In this tutorial, Point Blank LA’s Everett Pearson shows how you can make a future bass-style chord arp synth in Ableton Live like ODESZA and Flume.
Popular in the realms of future bass, all the way to techno and beyond, staggered synth plucks and chords progressions are a common go-to in electronic music. Using this technique can add unexpected grooves to your track and even create one of the most memorable components of your composition. This tutorial is predominantly focused on the mechanics behind the tempo sync adjustments of the main synth and shows how you can slow down or speed up any synth element of your choice. What’s great about this technique is that you’ll be able to apply it to any sound you choose.
Point Blank LA’s music production tutor, Everett Pearson, is a producer from Portland and is part of the Indie electronic group, Meridian. The duo has rapidly created a lane for themselves in the chill electronic scene through several EPs on Th3rd Brain Records. In addition, Meridian has supported the likes of Emmit Fenn and Forester on their US tours.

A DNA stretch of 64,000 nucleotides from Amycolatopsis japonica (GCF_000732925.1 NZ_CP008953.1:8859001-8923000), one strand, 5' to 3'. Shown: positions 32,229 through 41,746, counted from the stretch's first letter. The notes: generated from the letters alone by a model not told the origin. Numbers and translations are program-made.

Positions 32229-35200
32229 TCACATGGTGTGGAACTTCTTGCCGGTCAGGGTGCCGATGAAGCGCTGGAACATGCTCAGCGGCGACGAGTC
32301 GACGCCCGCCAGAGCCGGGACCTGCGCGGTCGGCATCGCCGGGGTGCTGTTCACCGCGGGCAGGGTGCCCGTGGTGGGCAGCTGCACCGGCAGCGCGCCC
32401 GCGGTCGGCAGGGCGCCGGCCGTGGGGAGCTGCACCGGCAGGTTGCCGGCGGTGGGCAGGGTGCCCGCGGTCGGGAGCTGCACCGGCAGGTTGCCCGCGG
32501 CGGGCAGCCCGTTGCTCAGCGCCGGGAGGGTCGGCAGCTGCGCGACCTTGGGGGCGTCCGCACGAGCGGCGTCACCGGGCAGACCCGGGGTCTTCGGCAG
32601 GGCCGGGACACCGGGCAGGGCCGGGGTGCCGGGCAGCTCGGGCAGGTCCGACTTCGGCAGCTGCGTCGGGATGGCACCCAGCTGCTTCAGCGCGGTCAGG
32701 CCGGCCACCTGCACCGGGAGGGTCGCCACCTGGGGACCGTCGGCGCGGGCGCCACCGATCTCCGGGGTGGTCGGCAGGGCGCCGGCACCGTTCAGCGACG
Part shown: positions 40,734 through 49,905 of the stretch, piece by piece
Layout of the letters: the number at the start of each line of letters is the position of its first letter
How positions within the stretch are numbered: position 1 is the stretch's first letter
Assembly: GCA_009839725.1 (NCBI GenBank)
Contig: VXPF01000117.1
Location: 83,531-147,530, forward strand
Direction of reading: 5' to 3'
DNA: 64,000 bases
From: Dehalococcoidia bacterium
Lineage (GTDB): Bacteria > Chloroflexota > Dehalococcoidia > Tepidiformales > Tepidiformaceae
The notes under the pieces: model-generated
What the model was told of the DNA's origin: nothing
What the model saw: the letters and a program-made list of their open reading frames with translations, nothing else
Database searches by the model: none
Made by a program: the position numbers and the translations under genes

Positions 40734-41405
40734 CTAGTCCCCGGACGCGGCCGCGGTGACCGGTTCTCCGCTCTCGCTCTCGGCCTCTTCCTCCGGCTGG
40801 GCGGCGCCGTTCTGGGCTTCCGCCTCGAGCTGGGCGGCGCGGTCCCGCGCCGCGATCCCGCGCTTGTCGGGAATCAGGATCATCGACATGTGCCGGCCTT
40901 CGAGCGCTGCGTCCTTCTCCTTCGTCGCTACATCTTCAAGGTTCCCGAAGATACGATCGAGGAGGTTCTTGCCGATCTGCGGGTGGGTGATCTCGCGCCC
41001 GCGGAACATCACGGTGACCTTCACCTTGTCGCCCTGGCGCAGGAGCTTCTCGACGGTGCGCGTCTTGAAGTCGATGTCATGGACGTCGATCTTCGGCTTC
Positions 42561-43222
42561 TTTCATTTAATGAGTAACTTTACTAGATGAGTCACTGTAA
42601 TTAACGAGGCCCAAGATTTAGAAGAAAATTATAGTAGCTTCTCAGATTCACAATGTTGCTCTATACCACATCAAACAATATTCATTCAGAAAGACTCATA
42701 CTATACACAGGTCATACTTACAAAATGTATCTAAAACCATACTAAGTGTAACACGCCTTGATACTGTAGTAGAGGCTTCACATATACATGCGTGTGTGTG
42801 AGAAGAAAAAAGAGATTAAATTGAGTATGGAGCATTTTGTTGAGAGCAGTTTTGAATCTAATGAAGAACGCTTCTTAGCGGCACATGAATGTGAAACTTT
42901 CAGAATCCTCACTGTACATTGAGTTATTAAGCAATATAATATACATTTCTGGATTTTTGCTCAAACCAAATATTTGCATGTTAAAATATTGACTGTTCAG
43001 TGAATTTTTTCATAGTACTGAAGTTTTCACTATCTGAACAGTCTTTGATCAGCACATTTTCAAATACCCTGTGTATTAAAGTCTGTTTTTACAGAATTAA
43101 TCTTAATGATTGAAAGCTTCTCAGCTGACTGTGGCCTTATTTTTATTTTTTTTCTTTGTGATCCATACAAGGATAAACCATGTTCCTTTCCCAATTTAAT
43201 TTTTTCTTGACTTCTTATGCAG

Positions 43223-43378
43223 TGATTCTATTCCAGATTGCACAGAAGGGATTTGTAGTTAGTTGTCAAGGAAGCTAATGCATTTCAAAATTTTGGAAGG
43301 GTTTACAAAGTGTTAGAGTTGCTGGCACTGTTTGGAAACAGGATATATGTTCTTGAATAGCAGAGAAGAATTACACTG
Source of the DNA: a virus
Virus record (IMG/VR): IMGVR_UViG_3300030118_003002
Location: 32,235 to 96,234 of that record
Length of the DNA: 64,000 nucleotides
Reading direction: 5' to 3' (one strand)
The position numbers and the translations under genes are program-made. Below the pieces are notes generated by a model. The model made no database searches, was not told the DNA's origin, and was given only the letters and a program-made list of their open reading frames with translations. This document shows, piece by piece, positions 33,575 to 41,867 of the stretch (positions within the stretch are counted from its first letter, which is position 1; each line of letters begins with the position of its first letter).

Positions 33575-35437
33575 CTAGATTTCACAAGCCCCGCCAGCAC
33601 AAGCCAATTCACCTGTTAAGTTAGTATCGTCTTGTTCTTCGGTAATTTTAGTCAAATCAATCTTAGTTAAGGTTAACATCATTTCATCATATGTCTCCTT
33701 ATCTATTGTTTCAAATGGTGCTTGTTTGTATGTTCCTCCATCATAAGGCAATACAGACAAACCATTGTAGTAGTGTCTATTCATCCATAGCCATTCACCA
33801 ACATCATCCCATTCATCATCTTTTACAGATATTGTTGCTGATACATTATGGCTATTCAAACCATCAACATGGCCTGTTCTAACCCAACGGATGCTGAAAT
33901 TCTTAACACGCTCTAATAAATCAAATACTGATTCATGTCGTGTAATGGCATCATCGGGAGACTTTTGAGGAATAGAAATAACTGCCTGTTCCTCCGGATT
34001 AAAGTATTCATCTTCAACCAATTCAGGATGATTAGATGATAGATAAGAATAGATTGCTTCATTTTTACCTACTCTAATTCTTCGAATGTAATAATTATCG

If you’d like to find out more about how DAWs such as Ableton Live or Logic Pro work, why not sign up for a Point Blank course? Plus, they’re currently offering 15% off their popular Professional courses in London, Los Angeles, Online and Ibiza
To kick off the tutorial, the PB lecturer shows how you can create the main synth sound using Ableton Live’s in-built Wavetable synthesizer and unison, delay and panning effects. Moving on to the main component behind this technique, he loads up Ableton Live’s Arpeggiator to trigger the synth’s chord progression using Chord Trigger. He then switches the arpeggiator’s sync mode to “Free” so the transitions between the tempo change are smooth and unstaggered. He then drops some essential knowledge on how to get your beat and time calculations lined up to help further the organic flow of the tempo change.